Although this hundred-year-old home in Bristol is not governed by the stricter rules of the historical district that begins one block to the west, its new owners wanted to respect traditional aesthetics while installing a modern PV system. The steep pitch of the south-facing roof threatened to make a typical PV installation stand out, so careful array design and module selection was key. The Chews opted for a rectangular design that followed the home's roof lines, and chose SunPower SPR-200 modules, with their less obtrusive flat-black appearance.

Twenty modules feed into two SunPower SPR-2000 inverters. During its first twelve months of operation, the system produced just over 4,960 kilowatt-hours. This has delighted Robert and Lisbeth, as it has effectively freed them from paying a monthly utility bill. Rhode Island's netmetering regulation zeros out excess PV production annually, which means the Chews can build up credits during the sunnier months, and then use them in the winter. The Chews say the array has the added benefit of shading the roof, making their upstairs office cooler in the summer, reducing the use of a window-mounted air conditioner and further decreasing their need for electricity.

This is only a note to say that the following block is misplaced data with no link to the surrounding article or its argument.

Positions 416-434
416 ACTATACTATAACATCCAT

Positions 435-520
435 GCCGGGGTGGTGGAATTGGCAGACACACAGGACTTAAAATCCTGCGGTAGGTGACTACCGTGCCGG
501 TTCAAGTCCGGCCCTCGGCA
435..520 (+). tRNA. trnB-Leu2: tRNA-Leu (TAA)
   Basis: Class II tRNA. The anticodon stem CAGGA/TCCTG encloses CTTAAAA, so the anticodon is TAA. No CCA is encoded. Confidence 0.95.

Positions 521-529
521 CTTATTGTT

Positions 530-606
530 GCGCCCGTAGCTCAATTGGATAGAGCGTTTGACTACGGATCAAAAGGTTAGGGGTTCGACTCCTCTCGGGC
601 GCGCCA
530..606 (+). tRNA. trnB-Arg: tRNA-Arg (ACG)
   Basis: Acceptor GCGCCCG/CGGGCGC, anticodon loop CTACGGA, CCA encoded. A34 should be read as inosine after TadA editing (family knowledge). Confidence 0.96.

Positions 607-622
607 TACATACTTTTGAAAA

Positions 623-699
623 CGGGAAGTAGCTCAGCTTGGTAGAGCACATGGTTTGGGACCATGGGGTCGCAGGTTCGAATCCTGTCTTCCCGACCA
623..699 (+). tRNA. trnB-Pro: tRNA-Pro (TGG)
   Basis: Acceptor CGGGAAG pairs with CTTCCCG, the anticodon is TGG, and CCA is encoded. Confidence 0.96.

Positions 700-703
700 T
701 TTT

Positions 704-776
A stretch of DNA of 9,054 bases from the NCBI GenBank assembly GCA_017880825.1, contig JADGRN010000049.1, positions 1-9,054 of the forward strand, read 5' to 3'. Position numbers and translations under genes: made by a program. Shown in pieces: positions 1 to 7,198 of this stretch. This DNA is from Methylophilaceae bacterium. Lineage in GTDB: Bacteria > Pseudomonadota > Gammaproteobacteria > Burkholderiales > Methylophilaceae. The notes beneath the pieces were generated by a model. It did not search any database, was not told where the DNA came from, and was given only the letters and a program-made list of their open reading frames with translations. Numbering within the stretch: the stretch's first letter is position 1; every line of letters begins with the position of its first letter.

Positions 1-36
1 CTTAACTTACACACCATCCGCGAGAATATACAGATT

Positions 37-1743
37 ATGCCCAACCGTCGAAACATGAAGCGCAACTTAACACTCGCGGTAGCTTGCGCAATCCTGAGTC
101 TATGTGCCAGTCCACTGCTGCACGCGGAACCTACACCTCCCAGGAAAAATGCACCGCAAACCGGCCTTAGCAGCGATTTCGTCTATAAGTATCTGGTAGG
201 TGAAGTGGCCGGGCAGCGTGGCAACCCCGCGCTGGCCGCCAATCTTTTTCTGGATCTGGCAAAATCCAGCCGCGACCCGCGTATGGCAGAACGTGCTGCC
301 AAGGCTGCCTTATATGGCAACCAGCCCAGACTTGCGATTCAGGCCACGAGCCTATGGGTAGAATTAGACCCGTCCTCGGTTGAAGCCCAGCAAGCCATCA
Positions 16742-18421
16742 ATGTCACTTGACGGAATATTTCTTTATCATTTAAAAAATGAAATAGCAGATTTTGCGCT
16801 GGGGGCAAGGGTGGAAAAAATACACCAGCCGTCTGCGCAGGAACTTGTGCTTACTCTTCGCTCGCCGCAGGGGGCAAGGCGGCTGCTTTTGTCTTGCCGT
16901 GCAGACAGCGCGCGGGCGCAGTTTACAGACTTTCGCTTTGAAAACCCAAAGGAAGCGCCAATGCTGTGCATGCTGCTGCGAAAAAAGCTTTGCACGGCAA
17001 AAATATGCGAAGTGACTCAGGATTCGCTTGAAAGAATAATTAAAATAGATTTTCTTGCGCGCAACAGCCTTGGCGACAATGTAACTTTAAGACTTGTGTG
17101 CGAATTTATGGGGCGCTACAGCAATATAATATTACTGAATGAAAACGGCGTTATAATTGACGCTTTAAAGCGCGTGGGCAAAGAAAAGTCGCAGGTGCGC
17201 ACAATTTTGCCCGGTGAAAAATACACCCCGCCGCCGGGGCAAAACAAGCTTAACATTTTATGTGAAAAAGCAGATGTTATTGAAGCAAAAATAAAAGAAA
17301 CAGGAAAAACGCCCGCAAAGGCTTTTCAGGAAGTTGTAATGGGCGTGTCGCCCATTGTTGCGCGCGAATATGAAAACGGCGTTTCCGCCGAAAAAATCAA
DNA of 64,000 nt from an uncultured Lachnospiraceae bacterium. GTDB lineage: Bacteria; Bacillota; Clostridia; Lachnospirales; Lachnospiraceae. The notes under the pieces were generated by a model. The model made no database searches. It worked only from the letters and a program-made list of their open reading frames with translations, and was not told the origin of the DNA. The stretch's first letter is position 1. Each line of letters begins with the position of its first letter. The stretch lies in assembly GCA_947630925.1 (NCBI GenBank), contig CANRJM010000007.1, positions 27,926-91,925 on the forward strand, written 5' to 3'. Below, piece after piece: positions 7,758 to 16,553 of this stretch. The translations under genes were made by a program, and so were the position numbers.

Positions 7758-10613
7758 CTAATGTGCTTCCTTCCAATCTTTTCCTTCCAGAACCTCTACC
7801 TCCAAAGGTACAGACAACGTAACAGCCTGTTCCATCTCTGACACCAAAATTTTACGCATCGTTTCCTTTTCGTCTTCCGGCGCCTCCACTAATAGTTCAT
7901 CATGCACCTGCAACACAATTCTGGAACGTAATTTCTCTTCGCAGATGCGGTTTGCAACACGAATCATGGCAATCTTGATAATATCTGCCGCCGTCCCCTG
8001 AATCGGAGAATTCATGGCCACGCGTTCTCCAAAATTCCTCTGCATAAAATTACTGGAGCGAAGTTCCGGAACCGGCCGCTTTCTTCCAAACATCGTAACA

To respect the traditional aesthetics of their historic neighborhood, Lisbeth and Bob Chew installed an unobtrusive rooftop PV system that followed their home's roof lines.

To respect the traditional aesthetics of their historic neighborhood, Lisbeth and Bob Chew installed an unobtrusive rooftop PV system that followed their home's roof lines.

Cathleen Joyce

northeast solar

Owner Name: Pine Point School

Location: Stonington, Connecticut

Average Peak Sun-Hours: 4.46

System Type: Grid-tied PV

System Size: 72.6 KW

Average Annual Production: 80,000 KWH

At Pine Point School, children learn the four R's: reading, 'riting, 'rithmetic—and renewables—with a 72.6-kilowatt rooftop solar-electric array that provides 40% of the school's electricity needs. The system was funded in part through a special grant from Connecticut's On-Site Renewable Energy Generation program, with the balance of costs funded through the solar developer. The school purchases the solar electricity at a reduced rate through a green power purchase agreement with the system owner.

Under this agreement, common for large commercial projects, the system developer owns the PV system and sells renewable energy to the host at a reduced rate, adjusted annually depending on the cost of electricity provided by the local utility. This allows Pine Point School to avoid budgeting the large cost of purchasing the system. As retail rates for utility electricity continue to climb, the school will benefit by having reduced its grid usage.

"This is the first small-scale project in Connecticut to incorporate a creative power purchase agreement between the system developer and the host site," says Lise Dondy, chief operating director of the Connecticut Clean Energy Fund.

Pine Point students are proud of their solar-electric school.